The inspiration for this cheese served with an Asian-style twist came from my favorite local restaurant, Gina Lee’s Bistro, owned by my dear friends Scott & Gina Lee. They serve a delicious Chicken Katsu over Soba Noodles with Asian Vegetables. And if you are a fan of chèvre chaud you might enjoy this pumpkin seed crusted version as well.

Saint André – Cheese of the Month

Saint André on Puff Pastry
Pear Balsamic Reduction
Rare Hawaiian White Honey
Fried Leek with Muscat Grape


Slice of Saint André
Sautéed Pear
Fresh Muscat Seedless Grapes
Pear Balsamic Reduction
Rare Hawaiian White Honey
Toasted Baguette

We are cheese lovers over here. If you are too, you just might be interested in these previous posts:
Today, however, we have fallen head-over-heels for the cow’s milk, soft-ripened, triple cream cheese from the Normandy region of France called Saint André. They say, “Imagine the satiny paste of a perfect Brie mixed with equal parts of whipped sweet cream and heavy sour cream.” Oy. Oy. Oy. 
Many of the lovely flavors of Brie are there, and they are so right-on with sweet cream and sour cream notes, but my other favorite attributes of this cheese are the texture and the rind. The texture is drier than Brie yet still creamy. Extraordinary really. And the bloomy rind is creamy, white and soft, slightly fuzzy. Mold spores help transform the curds, then the cheese is allowed to ripen in a humidified room. During this affinage the mold grows, or blooms, to form the rind. Are you fond of the rind? Go here to read more.
Saint André Cheese Course:
So, I wanted to create a cheese course where the texture and rind of this rich heavenly cheese could be appreciated. Due to the richness of this course, I am serving a fresh and forceful Champagne (Veuve Clicquot Yellow Label to be exact). What would you serve?
Teaser: A warm small round of puff pastry is topped with a slice of Saint André, drizzled with pear balsamic reduction and a touch of rare Hawaiian white honey, finished with fried leek with muscat grape. 
Platter: Sautéed pears are served over pear balsamic reduction, with a drizzle of rare Hawaiian white honey and fresh muscat grapes with a generous slice of Saint André, toasted baguette on the side.
To My Fellow Cheese Aficionados 
Please visit Ile de France’s Portal of the French Cheese Community informative site, especially the Saint André page to learn more about this enchanting cheese and other marvelous French cheeses.

Soufflés au Comté

Hello cheese lover! Comté. Soufflé. We are in heaven.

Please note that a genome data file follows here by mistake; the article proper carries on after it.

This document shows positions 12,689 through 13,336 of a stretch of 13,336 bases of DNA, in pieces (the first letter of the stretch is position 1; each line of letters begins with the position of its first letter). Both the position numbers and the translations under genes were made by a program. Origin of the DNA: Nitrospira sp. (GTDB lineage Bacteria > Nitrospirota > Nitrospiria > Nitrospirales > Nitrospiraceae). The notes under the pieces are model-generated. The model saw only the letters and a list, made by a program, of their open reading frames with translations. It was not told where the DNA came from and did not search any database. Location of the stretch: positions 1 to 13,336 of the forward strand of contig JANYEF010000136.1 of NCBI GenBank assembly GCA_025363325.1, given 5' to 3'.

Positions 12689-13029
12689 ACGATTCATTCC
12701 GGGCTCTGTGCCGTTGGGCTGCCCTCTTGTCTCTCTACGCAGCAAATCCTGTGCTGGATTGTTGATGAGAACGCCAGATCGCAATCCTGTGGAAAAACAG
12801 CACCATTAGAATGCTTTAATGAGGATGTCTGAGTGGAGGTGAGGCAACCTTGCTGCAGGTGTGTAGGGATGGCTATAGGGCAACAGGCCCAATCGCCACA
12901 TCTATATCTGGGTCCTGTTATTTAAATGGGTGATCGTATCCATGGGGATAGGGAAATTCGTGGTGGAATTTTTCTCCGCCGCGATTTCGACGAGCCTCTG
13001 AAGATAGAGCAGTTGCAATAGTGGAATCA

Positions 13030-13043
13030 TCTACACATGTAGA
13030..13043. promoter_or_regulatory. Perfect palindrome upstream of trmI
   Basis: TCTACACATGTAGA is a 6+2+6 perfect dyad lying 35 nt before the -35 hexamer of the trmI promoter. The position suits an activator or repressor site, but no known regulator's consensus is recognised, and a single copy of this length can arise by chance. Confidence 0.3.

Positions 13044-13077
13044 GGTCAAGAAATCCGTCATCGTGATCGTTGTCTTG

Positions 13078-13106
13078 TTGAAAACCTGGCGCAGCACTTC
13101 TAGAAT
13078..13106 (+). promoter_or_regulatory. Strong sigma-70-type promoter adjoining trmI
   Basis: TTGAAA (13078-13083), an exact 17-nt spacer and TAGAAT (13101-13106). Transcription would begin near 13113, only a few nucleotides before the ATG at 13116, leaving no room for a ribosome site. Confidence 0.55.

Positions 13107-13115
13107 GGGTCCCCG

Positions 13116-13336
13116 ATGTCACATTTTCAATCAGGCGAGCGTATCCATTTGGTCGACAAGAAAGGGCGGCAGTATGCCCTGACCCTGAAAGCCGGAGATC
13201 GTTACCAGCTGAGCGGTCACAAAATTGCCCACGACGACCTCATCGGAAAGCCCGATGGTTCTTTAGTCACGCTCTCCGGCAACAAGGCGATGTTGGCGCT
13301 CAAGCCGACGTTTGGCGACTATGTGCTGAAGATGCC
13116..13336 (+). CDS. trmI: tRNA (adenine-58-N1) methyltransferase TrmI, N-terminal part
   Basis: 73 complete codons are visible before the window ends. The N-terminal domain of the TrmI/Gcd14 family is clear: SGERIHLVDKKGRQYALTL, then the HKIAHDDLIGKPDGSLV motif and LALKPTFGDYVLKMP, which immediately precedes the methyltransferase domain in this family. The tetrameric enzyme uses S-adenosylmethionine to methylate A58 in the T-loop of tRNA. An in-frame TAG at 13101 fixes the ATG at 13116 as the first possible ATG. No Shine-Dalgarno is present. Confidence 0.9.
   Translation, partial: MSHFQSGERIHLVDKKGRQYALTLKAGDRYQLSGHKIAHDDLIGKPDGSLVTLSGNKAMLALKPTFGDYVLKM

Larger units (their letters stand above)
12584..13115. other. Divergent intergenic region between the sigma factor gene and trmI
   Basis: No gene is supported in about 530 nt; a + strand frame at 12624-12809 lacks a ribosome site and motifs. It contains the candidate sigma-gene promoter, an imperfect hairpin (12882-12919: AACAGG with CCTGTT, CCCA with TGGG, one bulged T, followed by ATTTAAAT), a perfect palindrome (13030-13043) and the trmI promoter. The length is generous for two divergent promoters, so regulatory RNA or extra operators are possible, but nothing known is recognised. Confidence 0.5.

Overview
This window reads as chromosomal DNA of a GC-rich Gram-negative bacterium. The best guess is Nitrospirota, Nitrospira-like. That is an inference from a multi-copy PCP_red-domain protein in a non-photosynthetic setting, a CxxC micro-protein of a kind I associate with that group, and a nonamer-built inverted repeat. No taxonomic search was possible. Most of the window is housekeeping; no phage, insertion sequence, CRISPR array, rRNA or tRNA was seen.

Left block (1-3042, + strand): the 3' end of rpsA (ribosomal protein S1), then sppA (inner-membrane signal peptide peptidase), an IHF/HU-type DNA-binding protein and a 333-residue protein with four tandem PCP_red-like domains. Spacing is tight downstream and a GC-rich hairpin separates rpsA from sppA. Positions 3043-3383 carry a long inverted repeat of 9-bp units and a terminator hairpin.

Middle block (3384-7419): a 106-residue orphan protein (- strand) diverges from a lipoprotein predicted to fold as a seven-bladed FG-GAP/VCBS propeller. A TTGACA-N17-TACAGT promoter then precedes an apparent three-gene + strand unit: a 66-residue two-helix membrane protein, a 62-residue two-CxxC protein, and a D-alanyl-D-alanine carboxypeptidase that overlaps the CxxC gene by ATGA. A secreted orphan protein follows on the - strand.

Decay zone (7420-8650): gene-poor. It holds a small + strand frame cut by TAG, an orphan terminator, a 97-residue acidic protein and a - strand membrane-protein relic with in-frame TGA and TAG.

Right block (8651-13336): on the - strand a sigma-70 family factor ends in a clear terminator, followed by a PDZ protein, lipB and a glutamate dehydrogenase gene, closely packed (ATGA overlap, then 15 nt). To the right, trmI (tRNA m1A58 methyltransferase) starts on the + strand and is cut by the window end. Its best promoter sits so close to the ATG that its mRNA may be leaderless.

A bit about this cheese: First of all, Comté (pronounced con-tay) is produced in France in the Jura mountains bordering Switzerland.
The farmers raise Montbéliarde cows (95% of the herds) or French Simmental (5%), and feed them a natural diet based on fresh grass during the summer months and hay during the winter.
The flora in the Jura Massif is very diverse and, depending on where they are located, cows may graze on different plants. This is reflected in the milk and, ultimately, in the varying flavours of the cheese.
Each day the farmers deliver their milk to their local fruitière (cheesemaking house). Each fruitière has its own distinct profile related to the aromatic characteristics of the Comté that it produces. These aromatic characteristics reflect the terroir (or soil, climate, flora, etc.) of where the cheese is produced.
One fruitière is characterized by aromas of melted butter, milk chocolate, hazelnuts and fudge. When the cheeses are aged beyond 15 months, aromas of toast, plum compote, leather, pepper and dark chocolate are apparent.

Another produces Comté that is dominated by butterscotch aromas with a hint of toast, followed by fruity aromas such as hazelnut, roasted nuts, sweet orange juice and ripe apricot. With longer aging, the aromas of hazelnut and orange become more pronounced.

I cannot read these descriptors and not pine for this cheese. For more information please visit comte.com. It’s a very informative site (and you’ll get a kick out of the picture of the cows)!
Overview of Steps to Make a Soufflé


Melt butter, add flour whisking for 2 minutes, 
then whisk in milk. 
Let cool slightly, add egg yolks.

Add salt, pepper and nutmeg. Fold in grated Comté
(I spy Tomato Tarte Tatin waiting in the background).

Beat egg whites with a bit of salt until stiff.

Gently fold egg whites into the béchamel mixture.

Fill ramekins (buttered, chilled, with grated cheese on bottom) with soufflé batter. Sprinkle more grated cheese on top and bake at 400°F until golden. Resist temptation to open the oven door while they cook. When they are done, serve immediately!